Elizabeth II (Elizabeth Alexandra Mary Windsor; 21 April 1926 – 8 September 2022) was Queen of the United Kingdom and other Commonwealth realms from 6 February 1952 until her death in 2022.
Her reign of 70 years and 214 days is the longest of any British monarch, and the second-longest verified reign of any sovereign in history.
Elizabeth was born in Mayfair, London, as the first child of the Duke and Duchess of York (later King George VI and Queen Elizabeth). Her father acceded to the throne in 1936 upon the abdication of his brother King Edward VIII, making Elizabeth the heir presumptive.
In November 1947, she married Philip Mountbatten, a former prince of Greece and Denmark, and their marriage lasted 73 years until his death in 2021. They had four children: Charles, Anne, Andrew, and Edward.
When her father died in February 1952, Elizabeth—then 25 years old—became queen of seven independent Commonwealth countries: the United Kingdom, Canada, Australia, New Zealand, South Africa, Pakistan, and Ceylon (known today as Sri Lanka), as well as Head of the Commonwealth.
Queen Elizabeth died aged 96 at Balmoral Castle, Aberdeenshire, on 8 September 2022, and was succeeded by her eldest son, Charles III
How did Elizabeth II become Queen?
During her grandfather’s reign, Elizabeth was third in the line of succession to the British throne, behind her uncle Edward and her father. Although her birth generated public interest, she was not expected to become queen, as Edward was still young and likely to marry and have children of his own, who would precede Elizabeth in the line of succession.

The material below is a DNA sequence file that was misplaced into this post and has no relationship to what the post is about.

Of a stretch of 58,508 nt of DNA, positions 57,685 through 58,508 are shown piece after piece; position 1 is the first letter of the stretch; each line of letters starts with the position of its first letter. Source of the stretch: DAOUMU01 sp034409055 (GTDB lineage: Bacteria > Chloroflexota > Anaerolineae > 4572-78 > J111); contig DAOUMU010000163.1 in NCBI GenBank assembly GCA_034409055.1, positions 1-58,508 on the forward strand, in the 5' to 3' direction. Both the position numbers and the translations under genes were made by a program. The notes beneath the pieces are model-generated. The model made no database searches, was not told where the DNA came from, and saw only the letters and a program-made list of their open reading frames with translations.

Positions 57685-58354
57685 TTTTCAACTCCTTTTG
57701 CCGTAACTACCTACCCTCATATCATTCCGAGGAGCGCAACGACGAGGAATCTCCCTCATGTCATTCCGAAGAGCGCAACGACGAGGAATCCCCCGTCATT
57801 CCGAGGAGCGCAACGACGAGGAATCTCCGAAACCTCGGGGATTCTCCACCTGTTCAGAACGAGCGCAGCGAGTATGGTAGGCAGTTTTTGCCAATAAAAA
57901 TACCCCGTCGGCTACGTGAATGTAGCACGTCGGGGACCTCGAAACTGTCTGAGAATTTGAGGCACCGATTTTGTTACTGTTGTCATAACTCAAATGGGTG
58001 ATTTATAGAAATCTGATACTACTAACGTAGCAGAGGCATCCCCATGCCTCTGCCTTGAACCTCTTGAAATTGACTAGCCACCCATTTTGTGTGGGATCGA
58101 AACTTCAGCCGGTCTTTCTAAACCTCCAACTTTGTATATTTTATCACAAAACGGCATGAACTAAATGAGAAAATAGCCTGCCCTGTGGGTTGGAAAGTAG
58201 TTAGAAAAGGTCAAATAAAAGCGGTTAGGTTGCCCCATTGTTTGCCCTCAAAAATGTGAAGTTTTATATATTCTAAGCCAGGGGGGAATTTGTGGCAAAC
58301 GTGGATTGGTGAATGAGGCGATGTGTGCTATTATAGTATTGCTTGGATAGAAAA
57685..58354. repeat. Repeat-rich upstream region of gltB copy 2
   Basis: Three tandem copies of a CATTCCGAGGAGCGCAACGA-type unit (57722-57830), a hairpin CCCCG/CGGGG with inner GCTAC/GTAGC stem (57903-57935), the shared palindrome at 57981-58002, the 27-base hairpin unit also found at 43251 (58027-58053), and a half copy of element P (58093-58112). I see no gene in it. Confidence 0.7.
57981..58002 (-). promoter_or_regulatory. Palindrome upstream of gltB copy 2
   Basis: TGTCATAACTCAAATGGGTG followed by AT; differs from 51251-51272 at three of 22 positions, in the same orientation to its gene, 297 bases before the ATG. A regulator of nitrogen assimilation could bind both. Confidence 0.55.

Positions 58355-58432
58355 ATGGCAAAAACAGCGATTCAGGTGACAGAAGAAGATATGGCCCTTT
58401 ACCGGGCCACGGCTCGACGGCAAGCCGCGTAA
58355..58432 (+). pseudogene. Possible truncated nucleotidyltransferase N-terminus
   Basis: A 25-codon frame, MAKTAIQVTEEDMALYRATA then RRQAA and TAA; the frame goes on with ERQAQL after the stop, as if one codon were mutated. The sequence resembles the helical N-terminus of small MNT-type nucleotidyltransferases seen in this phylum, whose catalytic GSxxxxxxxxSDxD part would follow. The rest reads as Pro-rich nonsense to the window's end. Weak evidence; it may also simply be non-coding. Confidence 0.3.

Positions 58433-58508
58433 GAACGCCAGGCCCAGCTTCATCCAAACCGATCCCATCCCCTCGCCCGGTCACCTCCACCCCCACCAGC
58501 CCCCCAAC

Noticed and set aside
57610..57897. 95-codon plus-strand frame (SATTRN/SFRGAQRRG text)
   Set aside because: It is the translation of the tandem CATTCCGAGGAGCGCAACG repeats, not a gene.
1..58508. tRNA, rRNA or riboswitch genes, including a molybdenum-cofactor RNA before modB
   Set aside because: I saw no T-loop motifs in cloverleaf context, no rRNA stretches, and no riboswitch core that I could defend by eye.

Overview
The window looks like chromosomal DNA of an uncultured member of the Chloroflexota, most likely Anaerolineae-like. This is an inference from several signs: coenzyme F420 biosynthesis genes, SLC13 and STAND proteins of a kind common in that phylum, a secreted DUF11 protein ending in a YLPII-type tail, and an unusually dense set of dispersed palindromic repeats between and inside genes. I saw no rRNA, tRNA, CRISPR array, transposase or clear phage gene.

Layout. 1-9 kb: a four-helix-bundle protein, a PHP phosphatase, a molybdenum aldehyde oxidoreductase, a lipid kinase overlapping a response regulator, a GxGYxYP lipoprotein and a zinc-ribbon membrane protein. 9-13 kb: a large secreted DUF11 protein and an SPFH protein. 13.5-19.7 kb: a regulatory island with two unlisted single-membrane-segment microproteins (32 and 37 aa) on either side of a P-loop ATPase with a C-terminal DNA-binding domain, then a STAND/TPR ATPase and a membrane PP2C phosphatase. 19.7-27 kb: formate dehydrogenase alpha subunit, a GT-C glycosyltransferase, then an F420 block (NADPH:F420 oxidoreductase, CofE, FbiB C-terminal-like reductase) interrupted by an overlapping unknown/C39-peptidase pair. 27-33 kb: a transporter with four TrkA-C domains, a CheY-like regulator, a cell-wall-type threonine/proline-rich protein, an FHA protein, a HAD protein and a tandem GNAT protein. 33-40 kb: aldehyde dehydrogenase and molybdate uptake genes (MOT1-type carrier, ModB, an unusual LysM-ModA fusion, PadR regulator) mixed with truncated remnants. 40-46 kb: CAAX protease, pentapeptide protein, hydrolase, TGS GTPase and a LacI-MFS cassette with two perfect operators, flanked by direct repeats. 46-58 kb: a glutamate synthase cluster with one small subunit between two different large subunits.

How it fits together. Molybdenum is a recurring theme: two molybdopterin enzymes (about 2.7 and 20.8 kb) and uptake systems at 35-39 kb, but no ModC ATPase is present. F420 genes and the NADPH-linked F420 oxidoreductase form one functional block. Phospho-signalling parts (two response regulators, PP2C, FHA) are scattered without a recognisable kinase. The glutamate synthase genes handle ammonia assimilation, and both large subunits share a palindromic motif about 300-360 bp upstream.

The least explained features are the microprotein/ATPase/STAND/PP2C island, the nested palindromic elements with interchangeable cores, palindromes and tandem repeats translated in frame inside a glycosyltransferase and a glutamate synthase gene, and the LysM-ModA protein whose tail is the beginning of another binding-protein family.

When her grandfather died in 1936 and her uncle succeeded as Edward VIII, she became second in line to the throne, after her father. Later that year, Edward abdicated, after his proposed marriage to divorced socialite Wallis Simpson provoked a constitutional crisis. Consequently, Elizabeth’s father became king, taking the regnal name George VI. Since Elizabeth had no brothers, she became heir presumptive
George VI’s health declined during 1951, and Elizabeth frequently stood in for him at public events. When she toured Canada and visited President Harry S. Truman in Washington, D.C., in October 1951, her private secretary, Martin Charteris, carried a draft accession declaration in case of the King’s death while she was on tour.
In early 1952, Elizabeth and Philip set out for a tour of Australia and New Zealand by way of the British colony of Kenya. On 6 February 1952, they had just returned to their Kenyan home, Sagana Lodge, after a night spent at Treetops Hotel, when word arrived of the death of George VI and Elizabeth’s consequent accession to the throne with immediate effect. Philip broke the news to the new queen.
She chose to retain Elizabeth as her regnal name; thus she was called Elizabeth II, which offended many Scots, as she was the first Elizabeth to rule in Scotland. She was proclaimed queen throughout her realms and the royal party hastily returned to the United Kingdom and moved into Buckingham Palace.
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